Taking coal from Newcastle: NAB’s loan for Aussie port sparks accusations of greenwashing

IFR 2382 - 08 May 2021 - 14 May 2021
5 min read
Tessa Walsh

Attempts by Australia’s Port of Newcastle to distance itself from coal by using sustainable financing to highlight the diversification and decarbonisation of its operations have run into accusations of greenwashing.

PON, Australia’s biggest east coast seaport and the world’s largest thermal coal terminal, has raised a A$666m (US$517m) loan via National Australia Bank that offered lenders the option of joining sustainability-linked, green and conventional tranches.

While PON is a port operator and acts as a landlord to terminal operators, its close proximity to the coal business raises key questions about the ambition of its targets, as it currently derives around 60% of its revenues from coal.

Climate-focused think tank the Anthropocene Fixed Income Institute said that PON’s sustainability framework was not sufficiently robust to align with the Paris Agreement on global warming, and that labelling the loan as sustainable invalidates NAB’s own green bond frameworks.

“We believe this greenwashing should mean a removal of the green status of NAB’s green bonds,” said Ulf Erlandsson, executive chair of AFII.

NAB said that the deal is in line with its coal policies, which do not extend to ports that carry multiple types of freight. The bank is committed to delivering A$70bn in environmental financing by 2025.

“We’re working with customers to actually help them reduce their exposure to climate and that’s what our job should be,” said NAB's CEO Ross McEwan in a call with reporters announcing the bank's first-half results. “We shouldn’t be abandoning customers when people put a lot of pressure on. Our exposure to the Port hasn’t increased."

In contrast, ANZ decided not to provide any new financing to PON after adopting policies last year that prohibit it from financing customers with significant coal exposure.

Australia has not yet set targets to reach net-zero emissions and curbing fossil fuels is subject to intense political debate, particularly around employment. PON supports about 9,000 jobs nationally and the Hunter Valley coal mining region is heavily dependent on the port, which handles 164m tonnes of cargo annually.

“The emissions associated with coal are incredibly important and need to be addressed, but there’s also that social aspect,” said Jackie Spiteri, senior manager for ESG at PON.

Deal details

The A$666m package has maturities of 2.5 and five years and includes a A$515m sustainability-linked loan with five KPI targets, and up to A$50m of new green loans that will fund growth initiatives including green building projects and diversifying the port’s revenue base. The remainder is a conventional loan for banks that opted not to join the sustainable tranches.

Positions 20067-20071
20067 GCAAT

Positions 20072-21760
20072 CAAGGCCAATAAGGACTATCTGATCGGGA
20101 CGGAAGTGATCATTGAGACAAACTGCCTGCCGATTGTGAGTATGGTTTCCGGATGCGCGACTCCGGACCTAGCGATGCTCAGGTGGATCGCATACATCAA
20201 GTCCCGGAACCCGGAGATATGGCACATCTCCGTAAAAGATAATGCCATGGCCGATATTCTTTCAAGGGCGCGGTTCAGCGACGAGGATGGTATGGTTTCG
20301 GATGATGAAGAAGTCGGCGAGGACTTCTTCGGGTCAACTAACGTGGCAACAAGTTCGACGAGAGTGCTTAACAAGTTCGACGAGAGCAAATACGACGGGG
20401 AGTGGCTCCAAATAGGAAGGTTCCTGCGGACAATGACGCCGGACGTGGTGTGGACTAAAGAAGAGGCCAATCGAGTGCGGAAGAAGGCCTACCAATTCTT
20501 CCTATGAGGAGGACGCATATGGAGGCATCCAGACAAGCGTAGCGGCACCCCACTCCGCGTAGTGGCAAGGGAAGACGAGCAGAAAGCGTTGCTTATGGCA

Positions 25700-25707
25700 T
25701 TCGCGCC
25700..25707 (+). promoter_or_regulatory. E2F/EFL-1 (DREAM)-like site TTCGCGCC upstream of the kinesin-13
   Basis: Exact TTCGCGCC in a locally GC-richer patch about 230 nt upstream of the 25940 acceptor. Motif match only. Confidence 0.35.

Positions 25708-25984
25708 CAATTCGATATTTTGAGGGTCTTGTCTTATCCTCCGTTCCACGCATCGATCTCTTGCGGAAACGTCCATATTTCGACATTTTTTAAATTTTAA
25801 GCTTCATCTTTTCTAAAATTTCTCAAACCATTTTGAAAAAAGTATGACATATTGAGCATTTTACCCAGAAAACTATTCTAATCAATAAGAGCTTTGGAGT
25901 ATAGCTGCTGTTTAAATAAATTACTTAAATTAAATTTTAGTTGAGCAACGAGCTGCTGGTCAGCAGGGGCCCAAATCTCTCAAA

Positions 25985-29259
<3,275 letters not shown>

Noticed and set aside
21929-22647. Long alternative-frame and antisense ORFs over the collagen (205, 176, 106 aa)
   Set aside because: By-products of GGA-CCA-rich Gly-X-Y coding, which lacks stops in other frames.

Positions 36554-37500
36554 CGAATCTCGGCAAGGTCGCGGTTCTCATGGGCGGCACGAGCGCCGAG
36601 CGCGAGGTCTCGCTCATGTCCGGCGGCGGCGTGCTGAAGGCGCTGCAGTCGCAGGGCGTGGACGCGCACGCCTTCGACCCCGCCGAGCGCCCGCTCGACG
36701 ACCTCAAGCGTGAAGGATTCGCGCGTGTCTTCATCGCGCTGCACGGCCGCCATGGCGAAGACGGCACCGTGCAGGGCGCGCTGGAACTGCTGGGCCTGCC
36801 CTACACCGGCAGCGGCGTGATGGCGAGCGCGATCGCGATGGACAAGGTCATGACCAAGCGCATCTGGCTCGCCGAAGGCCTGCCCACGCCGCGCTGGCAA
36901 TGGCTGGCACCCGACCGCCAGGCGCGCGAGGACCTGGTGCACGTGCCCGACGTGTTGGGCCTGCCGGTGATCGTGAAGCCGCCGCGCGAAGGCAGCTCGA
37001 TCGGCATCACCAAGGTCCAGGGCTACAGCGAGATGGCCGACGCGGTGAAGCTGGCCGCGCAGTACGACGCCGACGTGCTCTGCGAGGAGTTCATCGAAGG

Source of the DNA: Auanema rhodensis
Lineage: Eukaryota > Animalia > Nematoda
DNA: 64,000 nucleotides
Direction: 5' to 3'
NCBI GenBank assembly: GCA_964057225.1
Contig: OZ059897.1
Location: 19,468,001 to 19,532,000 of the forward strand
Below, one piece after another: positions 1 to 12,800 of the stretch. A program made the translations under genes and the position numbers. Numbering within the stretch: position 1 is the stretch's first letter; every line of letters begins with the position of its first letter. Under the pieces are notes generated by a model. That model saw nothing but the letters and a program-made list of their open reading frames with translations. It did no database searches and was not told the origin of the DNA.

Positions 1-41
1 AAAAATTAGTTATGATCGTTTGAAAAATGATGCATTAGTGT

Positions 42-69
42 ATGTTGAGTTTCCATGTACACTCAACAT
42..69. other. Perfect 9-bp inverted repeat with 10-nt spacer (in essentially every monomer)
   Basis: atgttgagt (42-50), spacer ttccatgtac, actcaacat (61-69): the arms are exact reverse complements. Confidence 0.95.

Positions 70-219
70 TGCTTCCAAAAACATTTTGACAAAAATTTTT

PON will receive a margin reduction if it hits five KPI targets, which include Scope 1 and 2 CO2 emissions. Other targets such as mental health, first aid and diversity are also included.

“At this stage, the focus of this transaction and this sustainability-linked loan are things that are within our ability to have an influence on and impact on within the tenor of that loan in the next five years,” Spiteri said.

There are, however, serious questions about the ambition of the deal's targets. In particular, it only addresses PON's direct emissions (Scope 1 and 2) but not the many times larger indirect emissions that are a consequence of its activities, but that it doesn't own or control (Scope 3).

Anthropocene estimates that PON's Scope 1 and 2 emissions are equivalent to 0.0007% of its Scope 3 emissions.

Diversification strategy

Investors are increasingly calling on companies to provide assessments of Scope 3 emissions. PON says that it is addressing Scope 3 through diversifying away from coal.

“We're not shy of Scope 3. You could say that the burning of coal doesn’t fall in PON’s Scope 3, but we’re not saying that. We recognise that a large part of our cargo throughput is coal and the way we’re addressing that is to have a diversification strategy in place,” Spiteri said.

The deal is the first SLL for an Australian company to include a modern slavery metric among its KPIs, even though all big Australian businesses are now legally required to disclose modern slavery risks in their supply chains. PON has also pledged to establish an Aboriginal and Torres Strait Islander student internship programme with the University of Newcastle. The company spent A$30,000 last year on similar programmes.

NAB acted as sustainable finance structuring coordinator on the loan. Second party opinions were provided by ESG ratings agency DNV.

The facility is also the first SLL to align with the International Capital Market Association’s Climate Transition Finance Handbook, which sets tighter guidelines for the sustainability-linked bond market.